Thursday, April 30, 2009

Rebecca Johnston I, 1805-1807, the lost child

Last month, I ended my post on Stephen Johnston by stating that his sister, Elizabeth, would be the focus of the second post in the series on the Johnston children. In doing so, I did disservice to the Johnston's second child, a little girl who lived less than three years. In the annals of history, this is but a heartbeat - if that. Still, Rebecca was once a living, breathing, laughing and loving child and as such, deserves to be remembered.

And so, here is the story of Rebecca Johnston I.

John and Rachel Johnston's second child, Rebecca, was born September 03, 1805 at Fort Wayne in the Indian Territory (present day Fort Wayne, IN). Like her sister, Elizabeth, it can be assumed that Rebecca was born in the safety of one of the fort's blockhouses, though this is not known for certain. Of all the Johnstons' children we know the least about Rebecca. According to the family Bible, she died April 26th, 1807 at the tender age of 2 years, 7 months and 23 days. Fort Wayne, like any far-flung frontier outpost, was filled with sickness, or what were known as 'billious' fevers. In a letter dated 1804, John Johnston states that ‘for twelve months I had it with scarcely any interruption, every summer it is looked for as regular as the season comes. Nothing but my poverty and the circumstances of the Secretary of War having placed me here would have induced me to continue at this place on account of its unhealthiness.’ Another letter of the same time relates that his wife, Rachel, has also been ill. Most likely, the baby, Rebecca, died of one of these fevers.

When one studies the past, it quickly becomes apparent that the death of a child was not an uncommon thing. In fact, it was to be expected. The average for the era the Johnstons lived in was that half of a family's children would die under the age of six. So did that make the loss any easier to accept than it is today? A letter of John Johnston's recently found and transcribed seems to answer that question. It is written to his daughter, Mary Reynolds, and dated 1852. After speaking of the recent burial of her brothers Robinson and Stephen, and of her younger sister, Margaret (all of whom died within three years of each other in the 1840s), John states: 'All my loved dead are there now in one enclosure, except that dear child who died at Fort Wayne 50 years ago, and which I once endeavored in vain to recover, the War of 1812 having obliterated all localities.' Fifty years had passed, but John Johnston still regretted having to leave Rebecca behind.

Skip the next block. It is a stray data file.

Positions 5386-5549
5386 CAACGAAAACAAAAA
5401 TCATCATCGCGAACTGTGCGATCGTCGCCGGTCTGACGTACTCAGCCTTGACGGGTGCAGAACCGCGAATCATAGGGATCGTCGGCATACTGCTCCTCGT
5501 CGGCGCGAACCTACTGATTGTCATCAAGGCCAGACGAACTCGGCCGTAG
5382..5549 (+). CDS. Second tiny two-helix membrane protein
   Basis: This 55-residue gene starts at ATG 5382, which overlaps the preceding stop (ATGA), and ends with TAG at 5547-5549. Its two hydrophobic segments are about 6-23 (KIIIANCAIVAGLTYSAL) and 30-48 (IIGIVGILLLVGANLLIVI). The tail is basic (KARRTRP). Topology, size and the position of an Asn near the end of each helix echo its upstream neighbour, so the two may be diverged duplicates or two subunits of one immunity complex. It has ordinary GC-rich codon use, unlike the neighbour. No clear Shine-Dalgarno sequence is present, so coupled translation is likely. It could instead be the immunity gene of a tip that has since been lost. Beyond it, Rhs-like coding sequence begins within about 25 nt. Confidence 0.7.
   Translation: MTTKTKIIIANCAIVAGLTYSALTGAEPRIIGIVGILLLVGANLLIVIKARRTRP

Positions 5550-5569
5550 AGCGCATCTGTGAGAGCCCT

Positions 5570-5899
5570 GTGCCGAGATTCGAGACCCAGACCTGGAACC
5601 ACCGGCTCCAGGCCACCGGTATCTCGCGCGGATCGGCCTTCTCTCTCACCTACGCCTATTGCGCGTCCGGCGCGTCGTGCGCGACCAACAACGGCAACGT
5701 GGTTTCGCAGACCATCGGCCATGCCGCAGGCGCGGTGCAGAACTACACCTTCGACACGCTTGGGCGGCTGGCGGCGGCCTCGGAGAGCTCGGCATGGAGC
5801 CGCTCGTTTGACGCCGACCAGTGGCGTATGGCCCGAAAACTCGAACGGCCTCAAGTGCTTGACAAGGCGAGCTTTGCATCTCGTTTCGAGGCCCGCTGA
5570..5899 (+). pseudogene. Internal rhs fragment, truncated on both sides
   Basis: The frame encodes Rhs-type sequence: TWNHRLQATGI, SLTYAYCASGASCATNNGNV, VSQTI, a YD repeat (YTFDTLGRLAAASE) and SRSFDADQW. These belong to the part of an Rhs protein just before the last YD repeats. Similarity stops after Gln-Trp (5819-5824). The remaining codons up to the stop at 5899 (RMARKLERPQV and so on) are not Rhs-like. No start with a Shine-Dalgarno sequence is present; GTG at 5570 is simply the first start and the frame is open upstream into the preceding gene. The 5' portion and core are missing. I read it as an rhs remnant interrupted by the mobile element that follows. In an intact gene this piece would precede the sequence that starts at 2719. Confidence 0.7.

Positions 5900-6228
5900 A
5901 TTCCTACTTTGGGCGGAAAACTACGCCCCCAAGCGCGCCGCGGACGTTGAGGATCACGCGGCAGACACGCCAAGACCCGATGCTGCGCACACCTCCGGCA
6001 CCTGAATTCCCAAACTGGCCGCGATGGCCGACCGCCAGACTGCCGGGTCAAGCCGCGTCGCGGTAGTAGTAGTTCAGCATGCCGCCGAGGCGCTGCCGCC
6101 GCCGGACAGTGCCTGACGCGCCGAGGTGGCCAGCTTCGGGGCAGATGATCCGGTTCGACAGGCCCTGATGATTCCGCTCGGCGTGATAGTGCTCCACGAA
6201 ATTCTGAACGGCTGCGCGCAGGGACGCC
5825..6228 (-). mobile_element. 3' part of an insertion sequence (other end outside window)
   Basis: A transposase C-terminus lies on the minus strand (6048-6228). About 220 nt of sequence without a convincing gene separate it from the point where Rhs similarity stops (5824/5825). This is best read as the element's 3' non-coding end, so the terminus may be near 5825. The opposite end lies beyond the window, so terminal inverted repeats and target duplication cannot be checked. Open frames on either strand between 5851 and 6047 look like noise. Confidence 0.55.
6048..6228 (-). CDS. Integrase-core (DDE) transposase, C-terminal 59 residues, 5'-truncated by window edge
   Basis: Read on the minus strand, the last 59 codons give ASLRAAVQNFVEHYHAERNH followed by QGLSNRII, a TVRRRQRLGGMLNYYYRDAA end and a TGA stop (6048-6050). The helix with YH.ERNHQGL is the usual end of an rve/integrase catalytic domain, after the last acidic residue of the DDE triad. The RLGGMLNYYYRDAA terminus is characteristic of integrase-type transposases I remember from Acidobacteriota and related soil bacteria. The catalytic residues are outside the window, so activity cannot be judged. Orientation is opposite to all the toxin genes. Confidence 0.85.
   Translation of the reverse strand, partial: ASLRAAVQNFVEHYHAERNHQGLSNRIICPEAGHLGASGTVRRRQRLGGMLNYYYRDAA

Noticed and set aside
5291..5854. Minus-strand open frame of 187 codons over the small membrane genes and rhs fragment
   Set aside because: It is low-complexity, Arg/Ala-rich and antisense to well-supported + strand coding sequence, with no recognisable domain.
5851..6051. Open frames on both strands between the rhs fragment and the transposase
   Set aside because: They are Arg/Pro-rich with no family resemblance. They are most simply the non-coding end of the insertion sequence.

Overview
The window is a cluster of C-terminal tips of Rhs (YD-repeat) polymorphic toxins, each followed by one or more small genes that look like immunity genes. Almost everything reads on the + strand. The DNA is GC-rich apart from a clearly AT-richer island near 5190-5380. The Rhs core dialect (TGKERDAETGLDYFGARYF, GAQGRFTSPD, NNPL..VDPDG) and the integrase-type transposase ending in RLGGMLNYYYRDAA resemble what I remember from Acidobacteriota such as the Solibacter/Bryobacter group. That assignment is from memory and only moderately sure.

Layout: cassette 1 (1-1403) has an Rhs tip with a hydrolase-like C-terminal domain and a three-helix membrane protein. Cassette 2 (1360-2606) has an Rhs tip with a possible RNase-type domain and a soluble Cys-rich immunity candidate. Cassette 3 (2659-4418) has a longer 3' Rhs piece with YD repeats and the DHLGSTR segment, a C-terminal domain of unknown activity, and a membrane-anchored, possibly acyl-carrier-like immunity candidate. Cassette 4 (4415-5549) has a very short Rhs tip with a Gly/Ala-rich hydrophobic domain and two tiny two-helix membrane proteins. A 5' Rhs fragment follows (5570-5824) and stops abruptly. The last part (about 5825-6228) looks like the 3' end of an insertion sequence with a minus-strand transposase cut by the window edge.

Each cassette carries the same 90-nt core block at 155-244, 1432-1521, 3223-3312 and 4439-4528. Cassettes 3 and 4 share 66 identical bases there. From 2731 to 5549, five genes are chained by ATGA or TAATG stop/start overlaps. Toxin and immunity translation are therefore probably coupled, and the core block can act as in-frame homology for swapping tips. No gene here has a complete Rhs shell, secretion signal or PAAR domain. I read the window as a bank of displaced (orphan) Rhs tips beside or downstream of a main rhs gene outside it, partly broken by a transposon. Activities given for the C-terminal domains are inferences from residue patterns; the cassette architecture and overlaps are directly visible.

There is a marker in the family cemetery with Rebecca's name on it. In this way, John Johnston made certain his eldest daughter, brief as her life was, would never be forgotten.

Next time: Elizabeth Johnston Jones

Thursday, April 9, 2009

Stephen Johnston, Son of the Sea 1803-1848 by Marla Fair

Our series on the children of John and Rachel Johnston begins with their eldest son, Stephen.

Stephen Johnston was born April 02, 1803 in Fort Wayne, IN during the time his father, John, served as United States Factor to the Indians. At the time, the Johnstons lived in the Factor's House near the fort, which was a two story building. The family occupied the upper level. Cooks, interpreters and Indians occupied the lower floor. It is likely Stephen was born in one of the fort's blockhouses as his sister, Elizabeth, was years later, though we have no proof of this. Fort Wayne at the time was a typical frontier post replete with natives, soldiers, traders and trappers and it may have been deemed safer for a woman to give birth within the fort itself. Fort Wayne Gateway of the West 1802 – 1813: Garrison Orderly Books Indian Agency Account Books, 1927 , is filled with references to court-martialed officers, brawls, and duels being fought in the streets. It must have been an exciting if dangerous world for a young boy to grow up in.